leps of the same fueal length, but of Ir the dimedblots of the phantoint of three inches and a half diameter; F a figuro exhibited are to be increased, the double convex lens of 48 inches focal whole instrument is gradually drawn length, and one and a half inches diafrom the screen on which the figures meter. The lenses D and F are fixed are thrown, while, at the same time, and iu one tube G G at a distance of three at à corresponding rate, the smaller inches from each other, with a dialens F is by the rack H drawn nearer phragm or shutter midway between to the painting. If, on the cotitrary, the them, and having an opening in its
centre equal to the diameter of the leas hgure is to become smaller, or seem to
F. The tube G G slides to and fro, recede, the whole instrument is made to with the tube H containing the larger advance towards the screen, while, at lens C, and a groove II immediately
before the lens C receives the painting. the same time, the small lens F is made
Some of our young readers might gradually to increase its distance from profitably and pleasantly employ their the lamp, and advance towards the mechanical abilities in the construction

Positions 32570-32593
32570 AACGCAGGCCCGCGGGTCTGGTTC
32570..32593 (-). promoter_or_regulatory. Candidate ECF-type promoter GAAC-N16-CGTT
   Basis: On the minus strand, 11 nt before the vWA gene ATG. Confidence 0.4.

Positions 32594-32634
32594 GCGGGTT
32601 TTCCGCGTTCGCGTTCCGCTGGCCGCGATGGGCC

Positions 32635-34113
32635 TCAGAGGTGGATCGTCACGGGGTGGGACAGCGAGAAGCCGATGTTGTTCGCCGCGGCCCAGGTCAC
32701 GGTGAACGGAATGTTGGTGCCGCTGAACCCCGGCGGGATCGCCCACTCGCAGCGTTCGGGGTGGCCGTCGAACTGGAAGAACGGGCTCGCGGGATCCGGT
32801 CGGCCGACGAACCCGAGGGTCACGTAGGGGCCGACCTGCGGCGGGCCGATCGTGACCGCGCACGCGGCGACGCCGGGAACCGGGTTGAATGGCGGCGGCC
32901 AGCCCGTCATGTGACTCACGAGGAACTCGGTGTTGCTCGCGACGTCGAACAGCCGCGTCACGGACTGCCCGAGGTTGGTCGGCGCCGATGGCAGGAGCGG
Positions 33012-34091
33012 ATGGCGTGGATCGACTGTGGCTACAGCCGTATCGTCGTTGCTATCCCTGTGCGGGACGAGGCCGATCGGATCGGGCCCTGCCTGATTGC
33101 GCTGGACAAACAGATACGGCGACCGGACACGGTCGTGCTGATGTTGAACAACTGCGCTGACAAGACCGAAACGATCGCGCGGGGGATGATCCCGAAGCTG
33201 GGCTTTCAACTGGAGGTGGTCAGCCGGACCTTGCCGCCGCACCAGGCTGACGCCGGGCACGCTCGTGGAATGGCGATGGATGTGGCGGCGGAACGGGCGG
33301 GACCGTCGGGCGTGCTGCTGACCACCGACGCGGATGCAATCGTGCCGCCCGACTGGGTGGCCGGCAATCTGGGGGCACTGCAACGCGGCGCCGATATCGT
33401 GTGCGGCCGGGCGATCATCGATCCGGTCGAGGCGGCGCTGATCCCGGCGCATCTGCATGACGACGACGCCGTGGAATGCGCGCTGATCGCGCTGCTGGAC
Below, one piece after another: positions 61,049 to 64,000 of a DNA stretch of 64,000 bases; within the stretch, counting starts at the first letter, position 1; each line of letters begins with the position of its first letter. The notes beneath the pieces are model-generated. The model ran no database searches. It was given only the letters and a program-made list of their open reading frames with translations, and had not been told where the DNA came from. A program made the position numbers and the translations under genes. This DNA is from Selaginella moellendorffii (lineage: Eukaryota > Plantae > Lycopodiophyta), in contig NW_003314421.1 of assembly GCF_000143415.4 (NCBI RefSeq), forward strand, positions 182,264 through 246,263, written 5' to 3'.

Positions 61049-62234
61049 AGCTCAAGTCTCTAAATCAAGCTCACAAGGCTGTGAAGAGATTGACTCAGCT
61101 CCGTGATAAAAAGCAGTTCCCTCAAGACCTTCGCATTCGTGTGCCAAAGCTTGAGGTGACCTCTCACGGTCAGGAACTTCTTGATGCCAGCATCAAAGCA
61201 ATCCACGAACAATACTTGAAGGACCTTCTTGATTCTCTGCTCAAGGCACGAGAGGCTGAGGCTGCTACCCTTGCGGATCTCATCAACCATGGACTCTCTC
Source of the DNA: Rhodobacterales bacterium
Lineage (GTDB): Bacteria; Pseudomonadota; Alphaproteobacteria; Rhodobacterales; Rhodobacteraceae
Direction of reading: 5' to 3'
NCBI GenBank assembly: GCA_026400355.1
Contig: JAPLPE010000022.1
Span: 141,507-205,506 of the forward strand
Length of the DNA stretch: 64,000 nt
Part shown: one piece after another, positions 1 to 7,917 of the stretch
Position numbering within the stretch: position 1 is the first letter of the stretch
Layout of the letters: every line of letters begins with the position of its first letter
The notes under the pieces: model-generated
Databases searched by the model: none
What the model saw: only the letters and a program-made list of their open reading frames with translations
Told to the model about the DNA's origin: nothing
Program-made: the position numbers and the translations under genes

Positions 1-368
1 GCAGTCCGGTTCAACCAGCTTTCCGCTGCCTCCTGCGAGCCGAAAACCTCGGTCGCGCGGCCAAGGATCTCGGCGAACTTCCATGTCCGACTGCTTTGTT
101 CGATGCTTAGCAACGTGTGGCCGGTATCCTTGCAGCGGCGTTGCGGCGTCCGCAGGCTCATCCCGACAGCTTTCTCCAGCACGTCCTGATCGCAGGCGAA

of this powerful instrument, purchasing outer extremity of its tube. It should their lenses at an opticjąu's, and taking be understood that in this experiment, themselves the assistance of the carpen
ACCOUNT OF THE ORIGINAL PHANTASMAGORIA. 829 tee and the tinman, in the general ar. vert to the account of Philipsthat's larangement and disorganization.
bouts, My young readers are in possession of The annexed Cut represents the the relyal particulars of ibe two com- Plantasmagoria of Philipsthal, comstructions of the instrument which are pletely arranged and in action, in exthe most effective and easy of manage- planation of what has been already said meut. We shall beed but one other of it, explanatory sketch to enable us to re
A is in this' view the instrument it. Judgments were various. Some thought self, under the arrangement of parts they could bave touched the figures, and construction already described ; B others had a different votion of their the small stand or table on which it is distance, and a few apprehended that supported; b) the small wheels or they had not advanced beyond the first rollers on which it made to move
row of the audience. His lightning was, backwards or forwards with respect to at the suggestion of some of bis English the scene, between the grooved guide audience, shortly much improved, by bepieces ec. D is the semi-transparent ing produced, as at our large theatres, by scene itself, (the modo of preparing throwing powdered resin through a light which we shall presently particularly concealed in a dark lantern. His thundescribe,) and E is the wondering au- der was natural and infinitely grand, a dience.
sheet of thin plate iron of about five We may bow return to our account feet in length; and the usual width, was of De Philipsthal.